The second of four “Great Art on Screen” broadcast documentaries, “Caravaggio: The Soul and the Blood” will be shown at 11 a.m. Saturday, March 23, at the Whitefish Performing Art Center. This broadcast was originally scheduled for March 16, but was recently moved to March 23. Tickets are $15 adults/$5 students (K-12)/$10 college students, cash or check, available at the door.
The “Great Art on Screen” series offers visually stunning documentaries featuring the most extraordinary and groundbreaking art masters of their time. Produced by BY Experience/HD, these entertaining documentaries run approximately 90 minutes each. Last month’s “Great Art on Screen” featured Van Gogh.
“Caravaggio: The Soul and the Blood” features the Italian oil painter Michaelangelo Merisi di Caravaggio. This is not the Michaelangelo who painted the Sistine Chapel and sculpted David (He lived 1475 to 1564). Rather, this Michaelangelo lived from 1571 to 1610 and was known for his oil paintings. He painted with great realism, naturalism, and a dramatic use of lighting called chiaroscuro that inspired Baroque painters like Rembrandt. One art expert said, “What begins in the work of Caravaggio is, quite simply, modern painting.”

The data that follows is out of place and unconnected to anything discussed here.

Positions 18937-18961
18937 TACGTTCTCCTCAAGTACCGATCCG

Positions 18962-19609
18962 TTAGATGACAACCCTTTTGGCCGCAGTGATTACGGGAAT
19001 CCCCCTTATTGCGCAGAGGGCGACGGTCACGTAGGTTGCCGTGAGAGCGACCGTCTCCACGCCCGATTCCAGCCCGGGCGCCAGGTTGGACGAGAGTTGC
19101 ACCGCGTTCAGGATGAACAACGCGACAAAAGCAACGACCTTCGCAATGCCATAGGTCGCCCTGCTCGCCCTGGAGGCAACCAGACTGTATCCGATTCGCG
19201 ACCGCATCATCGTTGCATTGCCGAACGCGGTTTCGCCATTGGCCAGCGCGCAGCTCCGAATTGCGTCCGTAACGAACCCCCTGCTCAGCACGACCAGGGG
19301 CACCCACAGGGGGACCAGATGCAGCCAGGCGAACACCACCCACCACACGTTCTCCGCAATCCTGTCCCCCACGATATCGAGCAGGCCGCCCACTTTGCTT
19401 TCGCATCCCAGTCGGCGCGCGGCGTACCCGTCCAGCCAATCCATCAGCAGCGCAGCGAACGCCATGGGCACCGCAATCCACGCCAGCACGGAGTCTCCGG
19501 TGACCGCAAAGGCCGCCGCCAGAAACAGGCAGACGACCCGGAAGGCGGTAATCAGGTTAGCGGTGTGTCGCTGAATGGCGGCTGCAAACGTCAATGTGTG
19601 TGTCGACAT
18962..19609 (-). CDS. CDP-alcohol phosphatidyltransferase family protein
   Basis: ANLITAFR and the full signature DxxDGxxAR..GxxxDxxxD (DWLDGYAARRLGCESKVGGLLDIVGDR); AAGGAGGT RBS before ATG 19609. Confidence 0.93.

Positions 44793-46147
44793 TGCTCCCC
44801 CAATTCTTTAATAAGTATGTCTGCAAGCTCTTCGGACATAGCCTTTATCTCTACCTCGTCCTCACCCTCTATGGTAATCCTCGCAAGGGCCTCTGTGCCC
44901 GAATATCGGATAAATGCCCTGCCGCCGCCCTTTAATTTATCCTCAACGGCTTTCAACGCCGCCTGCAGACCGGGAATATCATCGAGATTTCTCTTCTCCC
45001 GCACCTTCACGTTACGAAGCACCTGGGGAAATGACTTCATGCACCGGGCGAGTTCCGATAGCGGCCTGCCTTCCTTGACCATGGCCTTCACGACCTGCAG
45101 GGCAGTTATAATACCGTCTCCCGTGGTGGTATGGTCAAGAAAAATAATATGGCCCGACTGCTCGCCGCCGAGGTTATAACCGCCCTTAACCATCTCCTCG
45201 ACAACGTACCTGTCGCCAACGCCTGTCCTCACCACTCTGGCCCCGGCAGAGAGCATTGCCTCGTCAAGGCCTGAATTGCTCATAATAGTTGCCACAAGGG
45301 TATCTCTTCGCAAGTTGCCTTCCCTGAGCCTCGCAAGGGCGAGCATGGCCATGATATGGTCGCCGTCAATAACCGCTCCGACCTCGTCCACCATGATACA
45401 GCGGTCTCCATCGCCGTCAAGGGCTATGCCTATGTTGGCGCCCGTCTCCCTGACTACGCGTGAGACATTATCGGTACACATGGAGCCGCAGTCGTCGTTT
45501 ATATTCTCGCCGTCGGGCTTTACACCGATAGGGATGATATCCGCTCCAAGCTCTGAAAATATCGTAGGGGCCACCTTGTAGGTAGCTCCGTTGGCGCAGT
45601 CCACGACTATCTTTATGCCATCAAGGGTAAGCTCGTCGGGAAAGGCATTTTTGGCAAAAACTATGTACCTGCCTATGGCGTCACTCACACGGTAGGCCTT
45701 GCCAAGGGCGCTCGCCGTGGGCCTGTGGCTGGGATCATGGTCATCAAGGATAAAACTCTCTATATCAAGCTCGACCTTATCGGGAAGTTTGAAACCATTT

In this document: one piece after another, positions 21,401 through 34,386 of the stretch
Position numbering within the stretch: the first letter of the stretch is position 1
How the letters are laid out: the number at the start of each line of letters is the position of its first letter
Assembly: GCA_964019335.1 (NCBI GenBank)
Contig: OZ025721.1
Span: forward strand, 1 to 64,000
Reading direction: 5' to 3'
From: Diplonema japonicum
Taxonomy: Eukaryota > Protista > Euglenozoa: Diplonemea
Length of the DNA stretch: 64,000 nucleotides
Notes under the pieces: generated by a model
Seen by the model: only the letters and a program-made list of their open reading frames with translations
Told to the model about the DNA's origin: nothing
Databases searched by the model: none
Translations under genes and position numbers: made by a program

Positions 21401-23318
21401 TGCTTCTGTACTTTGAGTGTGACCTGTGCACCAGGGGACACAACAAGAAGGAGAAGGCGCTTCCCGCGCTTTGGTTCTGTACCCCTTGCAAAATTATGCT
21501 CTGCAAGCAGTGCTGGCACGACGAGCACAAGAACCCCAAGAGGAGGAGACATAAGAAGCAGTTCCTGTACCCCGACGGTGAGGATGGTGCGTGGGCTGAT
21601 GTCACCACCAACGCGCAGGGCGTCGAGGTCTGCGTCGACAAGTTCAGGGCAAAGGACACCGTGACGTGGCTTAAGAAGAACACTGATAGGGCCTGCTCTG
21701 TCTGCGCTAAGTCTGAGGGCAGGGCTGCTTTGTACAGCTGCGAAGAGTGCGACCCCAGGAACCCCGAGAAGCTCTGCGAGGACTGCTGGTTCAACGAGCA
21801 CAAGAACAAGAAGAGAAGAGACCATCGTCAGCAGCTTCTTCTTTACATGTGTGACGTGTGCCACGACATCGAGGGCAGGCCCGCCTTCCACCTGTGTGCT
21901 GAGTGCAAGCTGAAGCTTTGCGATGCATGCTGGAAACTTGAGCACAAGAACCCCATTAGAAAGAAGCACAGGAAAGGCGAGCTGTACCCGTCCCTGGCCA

The documentary features Roberto Longhi, a Caravaggio expert, who explores the correlation between the artist’s masterpieces and his personal experiences. Art historians agree that Caravaggio was “violent, touchy, and provocative.” One expert even calls him “extremely crazy.” His life was fraught with violence and controversy; he was accused of murder, had to flee for his life, and may have even been murdered himself. This documentary allows viewers to go deep inside the mind and soul of Caravaggio, empathizing with his impulses and fears.
Subsequent “Great Art on Screen” broadcasts at the Whitefish Performing Arts Center:
Klimt & Schiele: Eros and Psyche — Saturday, May 4, 11 a.m.
Water Lilies of Monet: The Magic of Water and Light — Saturday, June 8, 11 a.m.